B. A New Administration Goes to War
James Madison was selected as Jefferson's successor by a caucus of Republican congressmen. He won the election of 1808 easily, but was not temperamentally suited to exercise leadership.
Under the terms of the Non-Intercourse Act, the United States committed itself to resume trade with England and France if those nations promised to cease their seizure of American vessels. When a minor English official made such a promise, Madison opened trade with England, but the English government promptly seized those ships Madison had put to sea. Congress replaced the Non-Intercourse Act with another law just as poorly conceived (Macon's Bill Number Two). This time Napoleon promised to observe American rights, but, when Madison opened trade with France, Napoleon broke his word.
C. Fumbling Toward Conflict
In 1811, the anti-British mood of the country intensified. In the West, the uprising led by Tecumseh was widely believed to have been the work of British agents. In Congress, a group of fiercely nationalistic representatives, the War Hawks, demanded a war against England to preserve American honor. On June 1, 1812, Madison finally sent Congress a declaration of war. Had there been a telegraph between London and Washington, the war might not have begun because England had just suspended the Orders in Council. This confusing preamble typified the war in general. The vote for war in Congress was close, and nobody seemed to know what the United States intended to gain from victory.
V. THE STRANGE WAR OF 1812
Americans expected victory even though they were unprepared for war. To ensure that Republican financial reforms would not be undone, Congress refused to raise taxes. New England, where the Federalist party was still strong, refused to take an active part in the war effort. The United States Army was small, and state militias proved inadequate to fight well-trained veterans.
In 1814, England planned a three-pronged attack on the United States: a march from Canada into the Hudson River Valley, an amphibious assault on the Chesapeake Bay region, and occupation of New Orleans. The decisive campaign was in New York State, where Americans stopped the English on Lake Champlain, near Plattsburg. As a result of this defeat, England agreed to end hostilities. In the meantime, however, English operations in the Chesapeake resulted in the burning of Washington and the siege of Baltimore. The British attempt to take New Orleans actually took place after the peace treaty had been signed, but there was no way to communicate the news in time to prevent the battle. A ragtag American army, led by Andrew Jackson, annihilated the English invading force in January 1815.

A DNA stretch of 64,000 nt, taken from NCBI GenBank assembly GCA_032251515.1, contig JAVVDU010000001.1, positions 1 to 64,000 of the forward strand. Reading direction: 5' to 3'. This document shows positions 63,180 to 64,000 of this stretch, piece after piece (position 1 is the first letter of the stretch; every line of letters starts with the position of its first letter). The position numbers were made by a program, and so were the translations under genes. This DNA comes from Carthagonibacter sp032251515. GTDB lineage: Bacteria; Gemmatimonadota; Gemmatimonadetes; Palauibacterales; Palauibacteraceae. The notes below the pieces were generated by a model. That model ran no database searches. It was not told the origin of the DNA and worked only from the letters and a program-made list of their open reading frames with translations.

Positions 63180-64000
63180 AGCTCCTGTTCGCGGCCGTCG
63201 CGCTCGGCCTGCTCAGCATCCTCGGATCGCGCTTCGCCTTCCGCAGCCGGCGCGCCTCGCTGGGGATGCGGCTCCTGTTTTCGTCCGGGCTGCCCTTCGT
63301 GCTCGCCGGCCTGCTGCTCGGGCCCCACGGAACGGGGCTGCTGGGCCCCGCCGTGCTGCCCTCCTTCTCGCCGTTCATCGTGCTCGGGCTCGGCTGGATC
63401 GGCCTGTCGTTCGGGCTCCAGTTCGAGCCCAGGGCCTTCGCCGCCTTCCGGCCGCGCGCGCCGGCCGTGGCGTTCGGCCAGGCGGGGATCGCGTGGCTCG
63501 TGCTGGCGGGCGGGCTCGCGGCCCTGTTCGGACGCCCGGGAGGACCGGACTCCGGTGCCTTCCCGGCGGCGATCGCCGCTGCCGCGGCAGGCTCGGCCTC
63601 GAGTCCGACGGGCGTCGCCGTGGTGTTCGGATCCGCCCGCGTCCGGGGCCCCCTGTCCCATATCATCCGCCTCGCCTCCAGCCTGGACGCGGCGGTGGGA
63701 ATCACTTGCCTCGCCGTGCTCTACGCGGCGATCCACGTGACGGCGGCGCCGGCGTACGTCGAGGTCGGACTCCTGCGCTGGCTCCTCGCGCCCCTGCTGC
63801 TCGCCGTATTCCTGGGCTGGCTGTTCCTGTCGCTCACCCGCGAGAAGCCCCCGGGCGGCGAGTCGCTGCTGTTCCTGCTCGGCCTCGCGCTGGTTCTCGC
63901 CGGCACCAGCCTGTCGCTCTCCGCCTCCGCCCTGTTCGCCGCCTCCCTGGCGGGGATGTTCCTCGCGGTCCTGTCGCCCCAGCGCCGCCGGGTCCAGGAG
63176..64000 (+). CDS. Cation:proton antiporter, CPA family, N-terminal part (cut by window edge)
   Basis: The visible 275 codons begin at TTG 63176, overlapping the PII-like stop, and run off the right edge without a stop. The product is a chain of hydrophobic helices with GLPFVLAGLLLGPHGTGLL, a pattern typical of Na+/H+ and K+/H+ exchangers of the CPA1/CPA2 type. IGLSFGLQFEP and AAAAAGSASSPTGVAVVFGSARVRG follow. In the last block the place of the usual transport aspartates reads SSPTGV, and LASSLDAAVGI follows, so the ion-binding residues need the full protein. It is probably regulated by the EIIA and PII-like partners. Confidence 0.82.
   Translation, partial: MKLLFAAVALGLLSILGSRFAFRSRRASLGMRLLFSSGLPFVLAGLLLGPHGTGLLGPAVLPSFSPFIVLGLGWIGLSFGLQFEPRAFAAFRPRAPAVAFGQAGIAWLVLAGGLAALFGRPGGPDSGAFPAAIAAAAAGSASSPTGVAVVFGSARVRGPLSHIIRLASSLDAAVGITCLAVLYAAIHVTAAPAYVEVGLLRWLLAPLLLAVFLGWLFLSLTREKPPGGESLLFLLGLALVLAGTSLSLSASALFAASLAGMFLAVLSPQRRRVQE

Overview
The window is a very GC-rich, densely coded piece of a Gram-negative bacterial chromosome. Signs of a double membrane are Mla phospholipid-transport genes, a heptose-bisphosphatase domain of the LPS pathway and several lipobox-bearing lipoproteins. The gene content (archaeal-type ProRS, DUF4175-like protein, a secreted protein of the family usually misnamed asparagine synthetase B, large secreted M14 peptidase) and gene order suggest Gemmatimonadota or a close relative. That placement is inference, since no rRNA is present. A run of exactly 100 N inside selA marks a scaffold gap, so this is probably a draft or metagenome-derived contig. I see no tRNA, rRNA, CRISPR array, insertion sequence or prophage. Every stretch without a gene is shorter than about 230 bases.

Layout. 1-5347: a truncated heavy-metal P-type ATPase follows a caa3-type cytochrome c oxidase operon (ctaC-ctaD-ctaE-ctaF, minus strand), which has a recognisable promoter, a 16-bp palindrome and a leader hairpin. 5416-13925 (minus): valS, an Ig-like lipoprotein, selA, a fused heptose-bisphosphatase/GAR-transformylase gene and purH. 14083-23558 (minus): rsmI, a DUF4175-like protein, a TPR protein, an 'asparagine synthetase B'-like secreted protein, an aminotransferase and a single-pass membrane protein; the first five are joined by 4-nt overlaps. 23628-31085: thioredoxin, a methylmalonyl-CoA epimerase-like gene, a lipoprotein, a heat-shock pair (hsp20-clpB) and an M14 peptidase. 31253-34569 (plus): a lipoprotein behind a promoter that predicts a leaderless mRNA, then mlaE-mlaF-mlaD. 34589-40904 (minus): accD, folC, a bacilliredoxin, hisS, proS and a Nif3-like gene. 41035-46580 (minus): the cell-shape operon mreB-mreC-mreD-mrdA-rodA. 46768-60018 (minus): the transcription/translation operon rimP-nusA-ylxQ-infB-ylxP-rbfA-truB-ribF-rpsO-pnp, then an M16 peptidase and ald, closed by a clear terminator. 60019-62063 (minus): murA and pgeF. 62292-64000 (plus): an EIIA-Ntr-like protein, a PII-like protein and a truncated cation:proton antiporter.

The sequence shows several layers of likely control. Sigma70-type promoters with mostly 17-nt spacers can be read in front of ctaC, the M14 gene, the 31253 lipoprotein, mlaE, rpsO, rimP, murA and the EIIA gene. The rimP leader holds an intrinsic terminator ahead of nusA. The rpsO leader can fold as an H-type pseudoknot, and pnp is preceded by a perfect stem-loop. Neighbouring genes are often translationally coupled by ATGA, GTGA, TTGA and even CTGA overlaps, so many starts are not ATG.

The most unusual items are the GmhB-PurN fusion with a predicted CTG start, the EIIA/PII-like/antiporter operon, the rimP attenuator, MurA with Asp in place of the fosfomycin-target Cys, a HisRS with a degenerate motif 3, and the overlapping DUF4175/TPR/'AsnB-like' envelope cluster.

A. Hartford Convention: The Demise of the Federalists
The resentment felt by New Englanders over the Embargo grew during the Madison administration. When the war seemed to be going badly for the United States, a group of Federalists met in Hartford, Connecticut, in December 1814, to recommend changes in the Constitution that would have lessened the power of the South and the West. Unfortunately for the Federalists, they met on the eve of the victory of New Orleans and the conclusion of peace. After these events, the Convention's demands seemed irrelevant as well as disloyal. The Federalist party never recovered from the Hartford Convention.
B. Treaty of Ghent Ends the War
After the American victory at Plattsburg, the English government decided to end the war without addressing any of the problems that had started it. Both sides were weary, and the Senate ratified the treaty unanimously. For Americans, the war succeeded splendidly. They had won a "second war of independence." VI. CONCLUSION: REPUBLICAN LEGACY
The Founding Fathers began to pass away around 1830. Jefferson and John Adams died on the same day, July 4, 1826, exactly fifty years after the Declaration of Independence had been adopted. The last of the Founders, James Madison, died in 1836, in despair that the principles of the Declaration had not yet been extended to African Americans.